IRELAND - Irish pension funds have seen returns of more than 7% in the first quarter of 2011 on back of a rallying stock market, according to Aon Hewitt and Rubicon Investment Consulting.

Additionally, rival consultancy LCP estimated that the first three months of the year had seen funding ratios among Irish defined benefit (DB) schemes increase by 3.5%, with assets rising faster than fund liabilities.

Deborah Reidy, senior investment consultant at Aon Hewitt, said the equity rally had seen stock markets rise by 10% in the first quarter, but was unsure if the trend would continue.

"Positive developments in the euro-zone region contributed to the market rally as EU ministers moved to seal a restructuring of Greek debt and bolster the euro-zone rescue fund up to €700bn," she said.

"But uncertainty about the strength of the global economic recovery lingers, keeping us cautious on the markets ability to continue this rally into Q2."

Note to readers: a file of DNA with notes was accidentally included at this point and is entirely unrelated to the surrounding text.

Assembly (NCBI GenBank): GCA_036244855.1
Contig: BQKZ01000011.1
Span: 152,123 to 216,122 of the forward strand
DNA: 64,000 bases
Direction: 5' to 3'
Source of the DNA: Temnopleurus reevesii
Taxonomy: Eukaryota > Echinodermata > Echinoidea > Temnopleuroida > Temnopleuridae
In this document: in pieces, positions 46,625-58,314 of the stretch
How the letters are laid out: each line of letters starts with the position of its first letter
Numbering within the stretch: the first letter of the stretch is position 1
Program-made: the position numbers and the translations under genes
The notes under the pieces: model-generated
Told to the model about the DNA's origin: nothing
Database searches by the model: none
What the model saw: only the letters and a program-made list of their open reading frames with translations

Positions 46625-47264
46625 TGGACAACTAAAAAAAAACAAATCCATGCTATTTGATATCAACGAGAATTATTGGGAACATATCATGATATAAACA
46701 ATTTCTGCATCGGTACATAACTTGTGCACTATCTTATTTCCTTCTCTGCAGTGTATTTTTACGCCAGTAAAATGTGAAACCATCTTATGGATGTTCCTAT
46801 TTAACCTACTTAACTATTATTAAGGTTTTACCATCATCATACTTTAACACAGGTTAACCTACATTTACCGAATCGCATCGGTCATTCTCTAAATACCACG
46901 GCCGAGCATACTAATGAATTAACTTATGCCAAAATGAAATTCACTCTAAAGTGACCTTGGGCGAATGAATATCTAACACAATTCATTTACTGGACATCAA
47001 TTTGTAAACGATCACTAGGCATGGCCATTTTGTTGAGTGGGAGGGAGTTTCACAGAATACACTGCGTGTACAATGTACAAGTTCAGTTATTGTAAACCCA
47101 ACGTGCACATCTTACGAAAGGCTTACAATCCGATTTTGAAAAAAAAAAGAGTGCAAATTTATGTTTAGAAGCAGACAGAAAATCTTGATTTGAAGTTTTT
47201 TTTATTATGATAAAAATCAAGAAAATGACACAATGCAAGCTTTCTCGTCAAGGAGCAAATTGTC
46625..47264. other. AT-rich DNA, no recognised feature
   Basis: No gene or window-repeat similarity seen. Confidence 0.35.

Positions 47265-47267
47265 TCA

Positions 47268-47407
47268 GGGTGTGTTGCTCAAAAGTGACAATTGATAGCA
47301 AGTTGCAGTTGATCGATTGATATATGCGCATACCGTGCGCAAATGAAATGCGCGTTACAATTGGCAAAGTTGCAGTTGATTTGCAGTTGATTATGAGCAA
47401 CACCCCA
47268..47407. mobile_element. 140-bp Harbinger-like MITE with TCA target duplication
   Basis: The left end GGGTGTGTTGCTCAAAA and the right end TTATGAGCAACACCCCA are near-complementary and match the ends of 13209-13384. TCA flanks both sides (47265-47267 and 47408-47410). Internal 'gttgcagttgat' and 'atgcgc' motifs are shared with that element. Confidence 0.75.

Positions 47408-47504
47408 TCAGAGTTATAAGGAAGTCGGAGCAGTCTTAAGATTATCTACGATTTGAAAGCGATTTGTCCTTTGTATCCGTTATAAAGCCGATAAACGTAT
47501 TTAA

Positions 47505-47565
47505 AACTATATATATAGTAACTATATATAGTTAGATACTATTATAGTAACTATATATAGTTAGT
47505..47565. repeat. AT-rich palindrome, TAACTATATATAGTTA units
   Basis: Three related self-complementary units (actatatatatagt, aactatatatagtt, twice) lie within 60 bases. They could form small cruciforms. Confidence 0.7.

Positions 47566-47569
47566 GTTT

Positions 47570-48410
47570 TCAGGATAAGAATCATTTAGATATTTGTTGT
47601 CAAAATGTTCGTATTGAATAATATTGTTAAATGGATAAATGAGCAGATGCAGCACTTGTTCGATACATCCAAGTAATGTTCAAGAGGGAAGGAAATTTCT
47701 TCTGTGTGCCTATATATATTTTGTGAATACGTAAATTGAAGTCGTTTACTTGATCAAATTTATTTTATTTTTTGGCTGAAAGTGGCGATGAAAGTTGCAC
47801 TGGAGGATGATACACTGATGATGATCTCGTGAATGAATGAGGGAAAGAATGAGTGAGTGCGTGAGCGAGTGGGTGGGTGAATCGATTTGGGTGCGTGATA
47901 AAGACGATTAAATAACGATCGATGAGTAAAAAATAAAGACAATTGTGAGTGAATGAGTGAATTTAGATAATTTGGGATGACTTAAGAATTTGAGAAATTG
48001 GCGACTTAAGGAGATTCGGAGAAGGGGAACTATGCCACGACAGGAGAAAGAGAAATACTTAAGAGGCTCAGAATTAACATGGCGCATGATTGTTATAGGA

Reidy added that while funding levels had strengthened over the same period due to the equity rally, depressed sovereign bond yields remained problematic.

"With bond yields in core euro-zone countries, most notably Germany, remaining at record low levels, liability values have remained high for schemes," she said.

According to LCP, funding levels continued their gradual climb upwards following a drop in June triggered by falling German bund yields and asset values decreasing due to market volatility.

"The funding level began to improve in September and has steadily increased since then and is now back at a 99% funding level," the consultancy estimated in its quarterly investment summary, calculating that, despite the recovery, funding was still down by 1% year on year.

Aon Hewitt and Rubicon, meanwhile, estimated that the average Irish managed pension fund returned between 7.5% and 7.7% over the quarter, with Rubicon estimating positive growth over a one month - as well as one year and three year - average.

Nonetheless, the 10-year average of 2% still underperformed inflation by 0.1% percentage points, with fewer than half of the funds surveyed by the consultancy able to outperform inflation over the last decade.